The 6 Traps of Exponential Growth

For this year’s SXSW V2V conference in Las Vegas, we wanted to share why startups fail even after they’ve found product market fit. Drawing from our own clients and researching more than 40 firms that had either scaled woefully or gracefully, we’ve distilled the most frequent pitfalls into 6 categories:

At NOBL, we help two kinds of clients: Goliaths and RocketshipsGoliaths are companies in which scale has ceased to be a competitive advantage and their increasing complexity actively works against them. Rocketships are companies in which explosive exponential growth (fueled by product market fit) threatens to shake the company apart and potentially devastate the promise of a new market paradigm.

The last month has been excruciating for Rocketships.

In 2013, Inc asked if Quirky was the world’s most creative manufacturer for making invention accessible to its 500,000 inventor network. This month, Quirky began bankruptcy proceedings.

Earlier this year, Leigh Gallagher of Fortune Magazine declared that the virtual assistant provider, Zirtual, had changed her life. This week, Zirtual abruptly (and without notice) laid off its entire staff before being hurriedly acquired by

“The numbers were just completely fucked.”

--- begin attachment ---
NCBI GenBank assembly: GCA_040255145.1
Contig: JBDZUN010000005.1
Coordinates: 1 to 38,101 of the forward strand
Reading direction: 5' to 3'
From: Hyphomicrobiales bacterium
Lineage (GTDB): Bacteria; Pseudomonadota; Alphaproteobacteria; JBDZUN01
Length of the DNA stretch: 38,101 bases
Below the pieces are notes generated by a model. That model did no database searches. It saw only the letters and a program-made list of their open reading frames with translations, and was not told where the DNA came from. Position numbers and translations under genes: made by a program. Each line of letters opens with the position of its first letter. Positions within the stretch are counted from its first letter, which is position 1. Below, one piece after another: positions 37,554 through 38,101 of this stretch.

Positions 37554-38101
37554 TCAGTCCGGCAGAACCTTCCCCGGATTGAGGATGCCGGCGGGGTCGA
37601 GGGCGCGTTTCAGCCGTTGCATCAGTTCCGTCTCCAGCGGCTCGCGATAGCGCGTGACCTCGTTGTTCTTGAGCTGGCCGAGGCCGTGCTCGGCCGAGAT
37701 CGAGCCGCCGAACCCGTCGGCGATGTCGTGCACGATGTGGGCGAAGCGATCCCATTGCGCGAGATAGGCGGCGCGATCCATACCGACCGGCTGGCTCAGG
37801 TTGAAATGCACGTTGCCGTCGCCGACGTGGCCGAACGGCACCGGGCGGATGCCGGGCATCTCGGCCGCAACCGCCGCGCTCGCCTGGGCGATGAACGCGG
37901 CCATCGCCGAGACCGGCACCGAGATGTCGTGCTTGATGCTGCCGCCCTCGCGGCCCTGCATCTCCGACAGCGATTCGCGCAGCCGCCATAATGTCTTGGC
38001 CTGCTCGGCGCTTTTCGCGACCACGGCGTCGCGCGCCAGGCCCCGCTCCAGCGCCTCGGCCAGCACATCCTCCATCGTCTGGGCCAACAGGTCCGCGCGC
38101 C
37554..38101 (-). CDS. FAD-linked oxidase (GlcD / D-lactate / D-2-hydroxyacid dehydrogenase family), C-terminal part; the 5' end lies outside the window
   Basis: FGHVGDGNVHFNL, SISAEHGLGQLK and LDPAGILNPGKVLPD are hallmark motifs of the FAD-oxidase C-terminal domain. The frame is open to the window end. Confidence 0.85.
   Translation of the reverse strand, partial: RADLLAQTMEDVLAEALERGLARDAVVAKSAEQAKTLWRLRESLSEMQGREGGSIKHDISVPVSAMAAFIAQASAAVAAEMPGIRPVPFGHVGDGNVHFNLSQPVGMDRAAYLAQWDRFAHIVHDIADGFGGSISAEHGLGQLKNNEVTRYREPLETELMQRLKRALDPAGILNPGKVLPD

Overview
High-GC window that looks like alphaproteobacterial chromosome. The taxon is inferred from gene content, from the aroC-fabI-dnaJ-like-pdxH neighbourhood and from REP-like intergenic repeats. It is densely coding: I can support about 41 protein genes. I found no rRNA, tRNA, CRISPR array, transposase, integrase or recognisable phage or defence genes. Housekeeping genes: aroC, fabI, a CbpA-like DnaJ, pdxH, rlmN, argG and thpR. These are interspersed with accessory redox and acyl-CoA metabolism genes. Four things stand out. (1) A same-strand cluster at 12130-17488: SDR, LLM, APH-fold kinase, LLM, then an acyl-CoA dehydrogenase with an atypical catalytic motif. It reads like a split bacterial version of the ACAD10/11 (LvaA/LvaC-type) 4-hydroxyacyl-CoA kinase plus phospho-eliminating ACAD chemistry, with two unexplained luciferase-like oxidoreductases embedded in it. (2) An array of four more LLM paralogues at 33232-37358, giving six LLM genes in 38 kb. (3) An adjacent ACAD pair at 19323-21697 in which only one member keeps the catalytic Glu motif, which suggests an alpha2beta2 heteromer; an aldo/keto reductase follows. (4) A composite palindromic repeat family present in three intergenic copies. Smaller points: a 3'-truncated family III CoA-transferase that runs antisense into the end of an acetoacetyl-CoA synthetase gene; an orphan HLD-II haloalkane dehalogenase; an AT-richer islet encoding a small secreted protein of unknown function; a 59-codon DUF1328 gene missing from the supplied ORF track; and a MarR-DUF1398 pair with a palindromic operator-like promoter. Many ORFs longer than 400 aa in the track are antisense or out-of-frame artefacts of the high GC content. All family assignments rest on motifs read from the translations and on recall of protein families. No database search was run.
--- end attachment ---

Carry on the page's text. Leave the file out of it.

– Zirtual CEO, Maren Kate Donovan

In 2012, Taskrabbit declared that the grocery delivery service Good Eggs would be the future of the local food movement. Just last week, Good Eggs announced it would lay off all staff outside of San Francisco and discontinue service to all other major cities.

The majority of startups fail because they never find product market fit. They search and search for a viable product to successfully bring to market and simply run out of resources before they uncover it. But Quirky, Zirtual, and Good Eggs had found product market fit. In all cases, they had healthy customer bases and had produced successful products. The error, for each, resided in the choices they made in how they scaled the business.

In this post, we look at how companies fail after they’ve found product market fit.

For this year’s SXSW V2V conference in Las Vegas, we wanted to share why startups fail even after they’ve found product market fit. Drawing from our own clients and researching more than 40 firms that had either scaled woefully or gracefully, we’ve distilled the most frequent pitfalls into 6 categories:

  1. Business Meh-dol: lacking a shared understanding (or interest) in building a sustainable business model
  2. Disjointed Escalation: seeking growth that the firm is unprepared for
  3. Customer Amnesia: forgetting that the customer experience is paramount to a successful business
  4. Cultural Procrastination: delaying or ignoring practices critical to cultural health
  5. Founder Fatigue: a falling out or falling apart at the top level of the firm
  6. Premature Celebration: buying one’s own hype or celebrating the wrong end-goals

The goal of creating the list is to help startups scale consciously; to keep these conditions in mind as decisions are made (or left unmade). Rather than dictate how your startup should act, we’ve offered parables and questions for your team to unpack and discuss together.